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The definition for your core is a vague one. Most, when thinking of core, imagine six-pack abs and a rippling lower back. This isn’t wrong; just limited.
“Your core,” Burik explained, “is everything underneath your chest all the way to your thighs.”
Rather than imagine your core as an enormous group of muscles, perhaps it will help to think of its purpose: Stability. We use our core in literally everything we do: walking, talking, shuffling through the checkout line at Trader Joe’s, jumping to hit a ball, changing direction to dig a high line -- as we show in the video below -- spiking a volleyball, literally everything.
It’s what keeps our body stable, able to make explosive movements, or any movements at all, really.
“When I was taking off for digs, when I was running, I noticed that my body had this lag that I didn’t want it to have,” Burik said of his years as a professional beach volleyball player when he had a weaker core. “I would lead and my chest would get left behind and then it would catch up. Now my legs are trying to pull my chest instead of driving my chest. Your legs are better at pushing than they are pulling. I was slow. As soon as I started embracing core work, then I finally felt fast. You can learn to be fast. This is one of the things that was holding me back from getting so many digs. I am always in the top three on the AVP in digs. Always. A big part of that is core.”
If you have been to an AVP beach volleyball tournament, or have watched a professional beach volleyball player in any capacity, you will no doubt have seen a version of the same warm up routine from all of them: They’ll put bands around their legs and begin to do small movements.
There’s a reason 99 percent of beach volleyball players do this: Those bands activate the glute muscles.
Those glute muscles are the keys to unlocking your vertical jump.
“Certain muscles can be inhibited. They fall asleep,” Burik said. “Other muscles override them. Your glute muscles should be the strongest in your body, and are absolutely imperative to strength and speed. Making sure our glutes know when it was time to fire is crucial. Glute activation tells your glutes it’s time to fire.”
You know what doesn’t tell your glutes it’s time to fire? Sitting. You know what we do all day, every day?
Having a thorough warm-up routine that gets your glute muscles activated and firing is a critical commandment of the vertical jump. We can’t expect to increase our vertical in volleyball if the biggest muscle isn’t firing.
And, for that matter, we can’t expect to increase our vertical in volleyball if we’re not doing arguably the most important activity: Jumping!
The human body and brain is a remarkable thing. It truly is. We can program it to do virtually anything we want: Run a marathon? Sure. Swim 10 miles? Why not? Lift an obscene amount of weight? Absolutely.
We can only do these impressive feats, however, if we tell our body what we’re doing, and how to do it.
“This is crucial,” Burik said. “How are you going to jump higher if you don’t tell your body what to do? You need to jump on a regular basis.”
Which is why the Seventh Commandment of the Vertical Jump is, simply: Jump, jump, jump.
But jump the right way.
“Does a jump roper have a high vertical jump? They can. But normally they don’t,” Burik said. “They’ve trained themselves to jump two inches. Your body is awesome. It will build the muscles and pathways you tell it to. So if you’re not jumping on at least three of your workouts per week, you’re not going to be able to jump higher, period.”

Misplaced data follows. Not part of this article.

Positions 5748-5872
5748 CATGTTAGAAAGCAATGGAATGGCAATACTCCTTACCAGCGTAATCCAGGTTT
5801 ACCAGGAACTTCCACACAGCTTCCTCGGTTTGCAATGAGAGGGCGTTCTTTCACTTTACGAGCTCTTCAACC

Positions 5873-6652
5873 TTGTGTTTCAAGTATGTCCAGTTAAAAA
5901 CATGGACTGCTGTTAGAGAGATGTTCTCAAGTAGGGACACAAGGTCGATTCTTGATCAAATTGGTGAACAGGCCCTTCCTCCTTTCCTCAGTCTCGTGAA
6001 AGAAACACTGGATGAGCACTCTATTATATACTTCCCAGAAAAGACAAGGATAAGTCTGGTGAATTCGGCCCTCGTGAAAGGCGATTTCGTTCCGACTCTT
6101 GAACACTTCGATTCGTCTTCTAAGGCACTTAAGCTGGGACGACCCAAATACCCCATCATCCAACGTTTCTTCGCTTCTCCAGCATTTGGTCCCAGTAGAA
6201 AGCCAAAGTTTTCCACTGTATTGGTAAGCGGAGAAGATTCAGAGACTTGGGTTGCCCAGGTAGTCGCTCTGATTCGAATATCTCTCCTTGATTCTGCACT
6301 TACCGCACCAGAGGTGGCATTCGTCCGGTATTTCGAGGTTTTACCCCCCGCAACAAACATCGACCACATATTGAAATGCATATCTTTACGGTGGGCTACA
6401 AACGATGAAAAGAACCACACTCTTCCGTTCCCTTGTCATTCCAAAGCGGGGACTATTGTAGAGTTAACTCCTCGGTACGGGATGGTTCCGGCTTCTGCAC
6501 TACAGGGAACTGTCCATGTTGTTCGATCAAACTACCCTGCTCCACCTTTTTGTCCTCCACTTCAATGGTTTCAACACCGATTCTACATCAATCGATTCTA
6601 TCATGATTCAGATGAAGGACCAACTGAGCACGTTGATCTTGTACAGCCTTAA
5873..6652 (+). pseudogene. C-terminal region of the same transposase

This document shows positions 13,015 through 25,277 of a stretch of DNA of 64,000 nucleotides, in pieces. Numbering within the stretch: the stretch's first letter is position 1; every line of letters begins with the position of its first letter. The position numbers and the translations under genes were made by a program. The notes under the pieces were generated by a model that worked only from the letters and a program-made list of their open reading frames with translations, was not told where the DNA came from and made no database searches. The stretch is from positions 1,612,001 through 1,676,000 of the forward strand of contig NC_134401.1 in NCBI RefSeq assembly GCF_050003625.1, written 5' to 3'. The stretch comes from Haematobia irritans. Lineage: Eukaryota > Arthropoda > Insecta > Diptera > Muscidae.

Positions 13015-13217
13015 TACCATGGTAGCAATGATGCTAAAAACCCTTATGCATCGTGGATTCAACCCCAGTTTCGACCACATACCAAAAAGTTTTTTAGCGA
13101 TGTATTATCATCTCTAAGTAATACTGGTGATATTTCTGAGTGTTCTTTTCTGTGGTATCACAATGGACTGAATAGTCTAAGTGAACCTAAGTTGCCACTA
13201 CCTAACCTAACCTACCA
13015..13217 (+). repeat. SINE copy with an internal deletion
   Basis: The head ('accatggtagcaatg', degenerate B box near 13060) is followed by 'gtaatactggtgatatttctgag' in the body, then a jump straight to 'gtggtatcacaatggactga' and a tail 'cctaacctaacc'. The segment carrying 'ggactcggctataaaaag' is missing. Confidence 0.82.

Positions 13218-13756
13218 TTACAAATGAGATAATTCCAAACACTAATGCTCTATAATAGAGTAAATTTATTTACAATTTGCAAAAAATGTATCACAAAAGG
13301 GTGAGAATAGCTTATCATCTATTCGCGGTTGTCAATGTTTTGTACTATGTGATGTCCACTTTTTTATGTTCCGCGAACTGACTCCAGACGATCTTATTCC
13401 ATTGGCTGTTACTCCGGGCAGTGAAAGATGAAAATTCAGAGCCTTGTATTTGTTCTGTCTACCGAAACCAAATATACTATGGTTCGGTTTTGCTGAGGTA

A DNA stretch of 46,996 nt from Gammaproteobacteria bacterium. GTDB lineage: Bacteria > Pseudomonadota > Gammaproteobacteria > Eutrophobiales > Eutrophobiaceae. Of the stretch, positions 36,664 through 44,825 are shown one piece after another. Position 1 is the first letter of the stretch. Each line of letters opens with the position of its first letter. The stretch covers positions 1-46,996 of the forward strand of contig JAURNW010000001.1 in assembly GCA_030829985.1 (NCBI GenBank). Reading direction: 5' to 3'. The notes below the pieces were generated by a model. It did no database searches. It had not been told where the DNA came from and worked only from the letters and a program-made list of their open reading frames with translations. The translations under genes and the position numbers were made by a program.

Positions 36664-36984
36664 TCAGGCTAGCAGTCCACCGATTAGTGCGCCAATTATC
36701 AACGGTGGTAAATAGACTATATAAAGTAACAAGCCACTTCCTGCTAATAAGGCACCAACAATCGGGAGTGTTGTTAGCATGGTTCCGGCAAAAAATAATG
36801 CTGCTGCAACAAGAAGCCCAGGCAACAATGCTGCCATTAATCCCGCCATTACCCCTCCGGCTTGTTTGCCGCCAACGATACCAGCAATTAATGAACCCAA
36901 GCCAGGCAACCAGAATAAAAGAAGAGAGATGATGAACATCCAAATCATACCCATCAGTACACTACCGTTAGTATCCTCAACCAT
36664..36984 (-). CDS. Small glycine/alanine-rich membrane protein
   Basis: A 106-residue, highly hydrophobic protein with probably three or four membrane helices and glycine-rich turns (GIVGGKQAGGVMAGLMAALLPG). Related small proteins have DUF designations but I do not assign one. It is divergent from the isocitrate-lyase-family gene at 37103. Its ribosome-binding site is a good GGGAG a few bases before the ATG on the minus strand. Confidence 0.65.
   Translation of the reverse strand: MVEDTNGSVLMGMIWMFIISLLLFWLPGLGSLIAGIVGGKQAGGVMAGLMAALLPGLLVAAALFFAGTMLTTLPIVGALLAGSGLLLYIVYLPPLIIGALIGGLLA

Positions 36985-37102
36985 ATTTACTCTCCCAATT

You must jump high. You must jump explosively. You must jump like you would in a match.
You must jump, jump, jump.
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Have you ever watched Sean Rosenthal play volleyball? If you’ve been a fan of the sport for any of the previous 20 years, then you’ve seen Superman fly. As you’ve watched him bounce the Vegas Line, or soar over some of the biggest blocks in the world, have you noticed the dude’s quads?
And incredibly, almost indescribably, strong. It’s by no accident that Rosenthal is one of the most impressive leapers of the previous two decades; he has some of the strongest legs you’ll ever see. His legs have virtually maxed out their strength, the Eighth Commandment of the Vertical Jump.
“This is huge,” Burik said. “Your ability to move with force and move your body well will get you skying. If you’re not scheduling sets with high weights for yourself, you won’t be able to maximize whatever you got. You have to develop max strength.”
There is a simple formula to develop the maximal strength needed to increase your vertical for volleyball. Your workouts should be done in three to six sets, between one and six repetitions each. These sets should be done using 80-95 percent of your one-rep max, which we measured with the Second Commandment of the Vertical Jump.
As we build our maximum strength, we’ll simultaneously be improving upon the Ninth Commandment of the Vertical Jump: Speed.
There is little that’s complicated about this commandment. It’s as simple as it gets:
“If you can move a bunch of weight, and you can move it as fast as possible, guess what?” Burik said. “All that energy is going into the ground and it’s taking off. Once you’re able to generate fast speed, all of a sudden, yes, we’re rocking.”
Equally important to how much weight we’re lifting is how fast we’re able to lift it. If we can deadlift 500 pounds, that’s great – but if it takes us 20 seconds to get all that weight up, it’s not doing us much good. Remember: Our brains are smart. If we’re teaching it to lift and move slow, we’re going to move slow. If we’re teaching it to move heavy weights fast, we’re going to be able to move fast.
We’re going to be chasing down high lines and skying over the blockers with no issue. The deadliest combination to increase your vertical in volleyball is max strength and max speed.
But all of this – the assessing and measuring, building strength and speed, developing core and mobility – would all be entirely useless without the Tenth Commandment of the Vertical Jump: Recovery.
Do you know what’s happening while you’re working out? You’re actually tearing your muscles in microscopic ways. You’re breaking your body down, and every time it recovers, it recovers incrementally stronger, so it’s more difficult to break down the next time. Which is why we have to increase our weights to continually break those muscles down.
But if we’re not giving our body time to recover, our muscles are simply breaking down more and more, which leads to injury, burnout, and frustration. Recovery is imperative, in everything we do. There’s a reason that texts as old as the Bible call for an entire day of rest. Even God took a day off, folks.
So can you.
If it helps, look at your rest days as work. You must rest, or you’re actually moving backwards, getting further from your goal to increase your vertical in volleyball. Put in the work in the gym, then put in the rest that will make it all worth it.